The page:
Part of this process of collecting information should involve exploring options for paying for treatment and ongoing care for your child. There can be extra medical and therapeutic costs associated with caring for a child with a birth defect. Besides health insurance, other resources are available, including nonprofit disability organizations, private foundations, Medicaid, and state and local programs. One of the hospital social workers should be able to help you learn more about these

    Seek early intervention.
    Early intervention is usually the best strategy. Designed to bring a team of experts together to assess your child's needs and establish a program of treatment, early intervention services include feeding support, identification of assistive technology that may help your child, occupational therapy, physical therapy, speech therapy, nutrition services, and social work services.

    Besides identifying, evaluating, and treating your child's needs, early intervention programs will:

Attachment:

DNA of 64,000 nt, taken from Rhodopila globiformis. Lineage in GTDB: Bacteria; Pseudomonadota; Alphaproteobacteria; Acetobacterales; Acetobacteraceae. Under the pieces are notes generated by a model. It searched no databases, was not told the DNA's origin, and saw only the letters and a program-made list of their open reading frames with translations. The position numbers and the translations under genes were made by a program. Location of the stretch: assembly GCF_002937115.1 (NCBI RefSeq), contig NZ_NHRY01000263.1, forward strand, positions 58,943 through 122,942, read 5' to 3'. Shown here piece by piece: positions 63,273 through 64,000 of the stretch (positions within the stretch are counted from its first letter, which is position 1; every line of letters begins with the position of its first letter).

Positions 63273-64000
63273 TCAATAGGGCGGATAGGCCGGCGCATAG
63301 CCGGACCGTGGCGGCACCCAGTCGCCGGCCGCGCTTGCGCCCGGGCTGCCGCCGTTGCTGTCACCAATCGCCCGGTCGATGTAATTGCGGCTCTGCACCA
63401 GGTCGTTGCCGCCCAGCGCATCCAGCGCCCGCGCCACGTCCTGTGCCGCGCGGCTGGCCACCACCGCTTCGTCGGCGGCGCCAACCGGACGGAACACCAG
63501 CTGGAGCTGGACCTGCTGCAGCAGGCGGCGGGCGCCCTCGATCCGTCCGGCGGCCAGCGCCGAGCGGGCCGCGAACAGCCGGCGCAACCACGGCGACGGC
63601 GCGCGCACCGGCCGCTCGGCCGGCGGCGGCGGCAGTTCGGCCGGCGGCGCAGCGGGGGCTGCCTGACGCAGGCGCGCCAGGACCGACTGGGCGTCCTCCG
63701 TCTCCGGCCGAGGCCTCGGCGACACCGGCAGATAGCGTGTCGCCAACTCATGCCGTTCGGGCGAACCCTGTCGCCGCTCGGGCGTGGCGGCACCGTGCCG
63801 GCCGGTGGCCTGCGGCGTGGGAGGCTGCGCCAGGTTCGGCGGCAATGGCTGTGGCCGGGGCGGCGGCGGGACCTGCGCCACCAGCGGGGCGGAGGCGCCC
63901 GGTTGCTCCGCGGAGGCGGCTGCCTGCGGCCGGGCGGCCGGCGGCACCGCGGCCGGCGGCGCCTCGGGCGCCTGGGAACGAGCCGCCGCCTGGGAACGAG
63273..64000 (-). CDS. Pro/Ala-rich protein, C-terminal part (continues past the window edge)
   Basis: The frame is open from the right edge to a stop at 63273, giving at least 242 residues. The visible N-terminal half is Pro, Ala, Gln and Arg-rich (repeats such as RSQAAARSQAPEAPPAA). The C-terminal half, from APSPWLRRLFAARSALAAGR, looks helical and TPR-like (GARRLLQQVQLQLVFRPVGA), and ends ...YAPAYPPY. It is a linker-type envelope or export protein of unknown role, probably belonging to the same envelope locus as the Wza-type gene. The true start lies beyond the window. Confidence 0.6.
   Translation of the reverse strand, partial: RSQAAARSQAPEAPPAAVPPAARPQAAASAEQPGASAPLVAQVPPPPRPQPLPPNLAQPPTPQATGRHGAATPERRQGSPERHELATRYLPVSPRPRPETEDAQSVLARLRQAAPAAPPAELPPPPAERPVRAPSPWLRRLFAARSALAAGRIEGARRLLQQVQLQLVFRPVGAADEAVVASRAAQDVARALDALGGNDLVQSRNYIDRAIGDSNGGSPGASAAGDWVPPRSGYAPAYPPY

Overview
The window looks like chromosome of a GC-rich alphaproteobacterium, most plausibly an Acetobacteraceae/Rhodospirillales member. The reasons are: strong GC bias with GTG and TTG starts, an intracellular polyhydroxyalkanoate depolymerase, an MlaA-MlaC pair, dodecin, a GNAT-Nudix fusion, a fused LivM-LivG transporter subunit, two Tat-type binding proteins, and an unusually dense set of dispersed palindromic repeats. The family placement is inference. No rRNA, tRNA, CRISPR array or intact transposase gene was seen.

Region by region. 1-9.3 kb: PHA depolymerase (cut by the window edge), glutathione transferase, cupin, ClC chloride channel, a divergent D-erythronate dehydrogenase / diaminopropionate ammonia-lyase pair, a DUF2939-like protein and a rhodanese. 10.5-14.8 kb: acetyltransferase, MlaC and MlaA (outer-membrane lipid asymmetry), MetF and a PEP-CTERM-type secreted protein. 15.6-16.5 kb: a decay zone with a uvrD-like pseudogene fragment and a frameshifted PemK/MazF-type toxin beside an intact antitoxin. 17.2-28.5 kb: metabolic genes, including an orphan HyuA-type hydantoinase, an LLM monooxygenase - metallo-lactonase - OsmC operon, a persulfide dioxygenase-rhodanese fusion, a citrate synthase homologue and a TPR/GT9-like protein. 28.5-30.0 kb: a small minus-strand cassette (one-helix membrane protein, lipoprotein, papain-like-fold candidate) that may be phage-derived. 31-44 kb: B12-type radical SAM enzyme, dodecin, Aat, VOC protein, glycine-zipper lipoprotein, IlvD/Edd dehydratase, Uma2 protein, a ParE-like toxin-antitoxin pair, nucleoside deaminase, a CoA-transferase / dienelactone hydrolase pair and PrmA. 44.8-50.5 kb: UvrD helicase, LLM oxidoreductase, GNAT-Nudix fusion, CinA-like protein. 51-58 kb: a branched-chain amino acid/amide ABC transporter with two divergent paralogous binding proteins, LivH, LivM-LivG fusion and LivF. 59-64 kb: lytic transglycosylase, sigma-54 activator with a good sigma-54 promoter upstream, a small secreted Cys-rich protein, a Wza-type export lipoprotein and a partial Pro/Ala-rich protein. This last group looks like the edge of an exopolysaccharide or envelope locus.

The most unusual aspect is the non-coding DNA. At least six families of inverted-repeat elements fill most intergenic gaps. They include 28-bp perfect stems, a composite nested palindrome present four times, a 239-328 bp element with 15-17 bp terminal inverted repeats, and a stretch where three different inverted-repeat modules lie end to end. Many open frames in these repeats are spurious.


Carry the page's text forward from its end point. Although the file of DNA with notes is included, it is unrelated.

tell you where you can get information about the disability
    help you to learn how to care for your child at home
    help you determine your payment options and tell you where you can find services for free
    help you make important decisions about your child's care
    provide counseling
    Your child's doctor or a social worker at the hospital where you gave birth should be able to connect you with the early intervention program in your area.

    Use a team approach
    . Most children with birth defects require a team of professionals to treat them. Even if your child needs to see only one specialist, that person will need to coordinate care with your primary doctor. Although some hospitals already have teams ready to deal with problems such as heart defects, cleft lip and palate, or cerebral palsy, you may find yourself having to serve as both the main point of contact between the different care providers and the coordinator of your child's appointments. As soon as you are able, get to know the different team members. Make sure they know who else will be caring for your child and that you intend to play a key role.

    Source: http://kidshealth.org/parent/system/...h_defect.html#